Running. If you run, you're a runner.

London, as you probably already know, can be quite costly all across the board but especially when it comes to new fitness classes and swanky we-want-all-your-money-and-your-firstborn-child type gym memberships. This is where a form of exercise like running steps in to save the day! Totally free and it even doubles as a form of transport so you could actually be saving money by hotfooting it everywhere.

It has gotten quite a bad rap over the last five years or so (although it’s definitely on the come back now with the influx of too-many-to-name uber cool new training groups) with seemingly everyone being told, or knowing someone that has been told, that running is awful for you and that you are in fact running yourself straight into the ground, or worse… knee surgery. I personally think this is a load of old tosh! It is the most natural form of exercise we can do, from our very first tottering steps we were forming the basis of a love for running, a love that has perhaps been forgotten for some. I would hazard a guess that those who hate it, more than likely do so due to one, or a combination of the following;

Lack of running I.e. General fitness, which actually makes any exercise bloody awful for the first few weeks or so, until you find your feet.

Or, on the flip side…

Too much, too soon which then resulted in injury, only compounding the false view that running is bad for you. I’ve been there and stress fractures aren’t pretty, they also definitely put you off running for a while, which is not the goal!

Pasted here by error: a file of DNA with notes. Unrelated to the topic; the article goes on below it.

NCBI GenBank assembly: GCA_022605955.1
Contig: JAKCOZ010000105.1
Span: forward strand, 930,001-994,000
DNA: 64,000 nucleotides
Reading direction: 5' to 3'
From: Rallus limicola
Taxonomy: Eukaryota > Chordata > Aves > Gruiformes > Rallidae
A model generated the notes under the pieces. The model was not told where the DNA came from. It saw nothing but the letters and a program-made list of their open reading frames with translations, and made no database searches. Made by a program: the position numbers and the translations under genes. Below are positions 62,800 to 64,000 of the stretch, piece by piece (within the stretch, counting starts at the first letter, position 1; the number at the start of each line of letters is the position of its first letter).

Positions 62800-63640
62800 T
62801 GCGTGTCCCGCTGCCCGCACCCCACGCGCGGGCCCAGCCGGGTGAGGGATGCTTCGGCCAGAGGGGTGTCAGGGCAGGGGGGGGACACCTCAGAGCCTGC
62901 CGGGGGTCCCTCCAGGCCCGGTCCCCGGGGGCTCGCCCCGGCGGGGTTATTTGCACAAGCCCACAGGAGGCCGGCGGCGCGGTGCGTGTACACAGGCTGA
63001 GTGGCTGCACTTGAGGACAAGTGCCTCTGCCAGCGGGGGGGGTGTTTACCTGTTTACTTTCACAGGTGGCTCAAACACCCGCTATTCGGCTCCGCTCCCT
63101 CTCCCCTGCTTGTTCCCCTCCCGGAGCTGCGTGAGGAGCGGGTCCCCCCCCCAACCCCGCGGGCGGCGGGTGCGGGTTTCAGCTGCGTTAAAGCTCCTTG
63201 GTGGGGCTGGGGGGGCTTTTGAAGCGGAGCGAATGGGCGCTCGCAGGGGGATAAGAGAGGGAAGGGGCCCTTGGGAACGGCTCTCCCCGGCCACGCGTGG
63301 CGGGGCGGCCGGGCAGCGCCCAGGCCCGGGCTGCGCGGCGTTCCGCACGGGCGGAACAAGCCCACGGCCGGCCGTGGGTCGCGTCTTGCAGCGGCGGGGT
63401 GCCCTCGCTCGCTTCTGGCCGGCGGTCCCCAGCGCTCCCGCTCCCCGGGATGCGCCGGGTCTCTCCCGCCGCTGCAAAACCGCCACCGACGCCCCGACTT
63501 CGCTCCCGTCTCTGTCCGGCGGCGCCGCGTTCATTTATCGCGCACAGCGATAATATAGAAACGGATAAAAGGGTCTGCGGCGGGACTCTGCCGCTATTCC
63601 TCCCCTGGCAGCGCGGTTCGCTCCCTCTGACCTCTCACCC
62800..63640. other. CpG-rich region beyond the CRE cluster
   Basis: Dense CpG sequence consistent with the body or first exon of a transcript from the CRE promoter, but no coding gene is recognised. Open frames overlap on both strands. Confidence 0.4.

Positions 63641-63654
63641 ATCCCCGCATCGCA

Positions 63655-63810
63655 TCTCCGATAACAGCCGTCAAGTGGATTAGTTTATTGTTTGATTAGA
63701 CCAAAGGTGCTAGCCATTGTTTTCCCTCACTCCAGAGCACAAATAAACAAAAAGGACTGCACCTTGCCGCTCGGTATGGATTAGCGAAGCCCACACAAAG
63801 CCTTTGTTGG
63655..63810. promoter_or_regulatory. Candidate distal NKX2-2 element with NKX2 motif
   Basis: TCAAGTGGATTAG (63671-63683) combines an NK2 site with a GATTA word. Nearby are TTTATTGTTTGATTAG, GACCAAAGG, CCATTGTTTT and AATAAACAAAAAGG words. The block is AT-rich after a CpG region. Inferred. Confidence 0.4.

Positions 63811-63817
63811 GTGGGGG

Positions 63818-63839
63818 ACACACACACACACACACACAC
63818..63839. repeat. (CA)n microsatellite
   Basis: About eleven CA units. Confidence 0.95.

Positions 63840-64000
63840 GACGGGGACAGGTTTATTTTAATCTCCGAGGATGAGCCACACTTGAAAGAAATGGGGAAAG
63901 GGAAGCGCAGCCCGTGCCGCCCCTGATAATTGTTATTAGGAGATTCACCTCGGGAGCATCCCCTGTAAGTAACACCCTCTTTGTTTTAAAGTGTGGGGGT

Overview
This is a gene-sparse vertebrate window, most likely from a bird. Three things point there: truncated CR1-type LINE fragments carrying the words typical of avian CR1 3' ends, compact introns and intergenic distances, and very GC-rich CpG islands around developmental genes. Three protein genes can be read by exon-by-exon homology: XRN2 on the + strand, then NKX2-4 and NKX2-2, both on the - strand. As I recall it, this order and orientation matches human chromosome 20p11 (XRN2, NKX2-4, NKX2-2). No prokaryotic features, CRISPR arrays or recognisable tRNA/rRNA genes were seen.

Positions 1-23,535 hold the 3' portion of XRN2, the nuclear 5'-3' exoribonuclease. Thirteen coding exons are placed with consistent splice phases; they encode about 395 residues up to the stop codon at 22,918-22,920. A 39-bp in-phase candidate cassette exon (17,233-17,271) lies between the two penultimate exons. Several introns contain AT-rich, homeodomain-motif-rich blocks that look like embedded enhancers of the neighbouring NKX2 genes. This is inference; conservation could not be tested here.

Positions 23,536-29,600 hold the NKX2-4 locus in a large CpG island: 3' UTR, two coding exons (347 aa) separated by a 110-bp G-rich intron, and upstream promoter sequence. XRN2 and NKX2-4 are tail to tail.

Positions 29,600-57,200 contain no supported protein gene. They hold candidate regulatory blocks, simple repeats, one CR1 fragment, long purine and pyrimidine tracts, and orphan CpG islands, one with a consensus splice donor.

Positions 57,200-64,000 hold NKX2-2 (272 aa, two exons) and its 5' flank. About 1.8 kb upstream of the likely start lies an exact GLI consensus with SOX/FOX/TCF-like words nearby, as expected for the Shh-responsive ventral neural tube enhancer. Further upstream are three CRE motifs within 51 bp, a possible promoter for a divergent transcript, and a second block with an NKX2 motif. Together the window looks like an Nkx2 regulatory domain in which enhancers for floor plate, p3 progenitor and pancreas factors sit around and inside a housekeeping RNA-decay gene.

Running really is for everyone, in varying different stages of enjoyment, intensity and distance. The most fantastic thing about it, is that all you need  are a pair of trainers and a general sense of direction. Although, with smart phones being so commonplace, even the latter really isn’t all that necessary.

If you are just starting out then to begin with I would strongly recommend alternating running and walking. It honestly doesn’t matter what speed you are going at, as long as it is faster than your average walking pace and is raising your heart rate somewhat. Also don’t feel that by taking walking ‘breaks’ you are failing, you’re not. This method is used by runners of all ability, at differing speeds, it is called interval training and it has been proven to garner the best results in boosting fitness in a relatively short amount of time. I also completed my first half marathon, in my first 70.3, in what I think is a fairly respectable time of 1:51 and all whilst sticking to my race plan of walking through every aid station. Finally, if you need further reassurance just remember two things;

  1. You may be running slowly but you are still lapping everyone who is at home sat on the couch!
  2. Running slow isn’t a character flaw, quitting is.

Keep going, you will get there.

There are plenty of free online plans with the beginner runner in mind, the ‘Couch to 5km’ for example, is a brilliant plan that will build you up slowly and have you running 5km with ease. Which then moves me nicely onto the next gem that is ‘Park Run’. Every Saturday in Parks all across London, 5km running ‘races’ are held with each individual getting an official finishing time plus having the added boost of running with others. Park Run is for runners of all abilities, competitive racers along with those completing their very first 5km! People will be there to give you that shout of encouragement if / when you are flagging or they can even provide some healthy competition, pushing you to smash your previous best times, and all completely free of charge! All they ask is that you give a little back by, every now and then, volunteering to help at one of the runs. Not only will you be helping to keep a pretty cool event up and running but what better way to meet new, likeminded people!

If you need a bit of extra motivation to lace up and get outside then check out this post… Oh, go on then, this one too.

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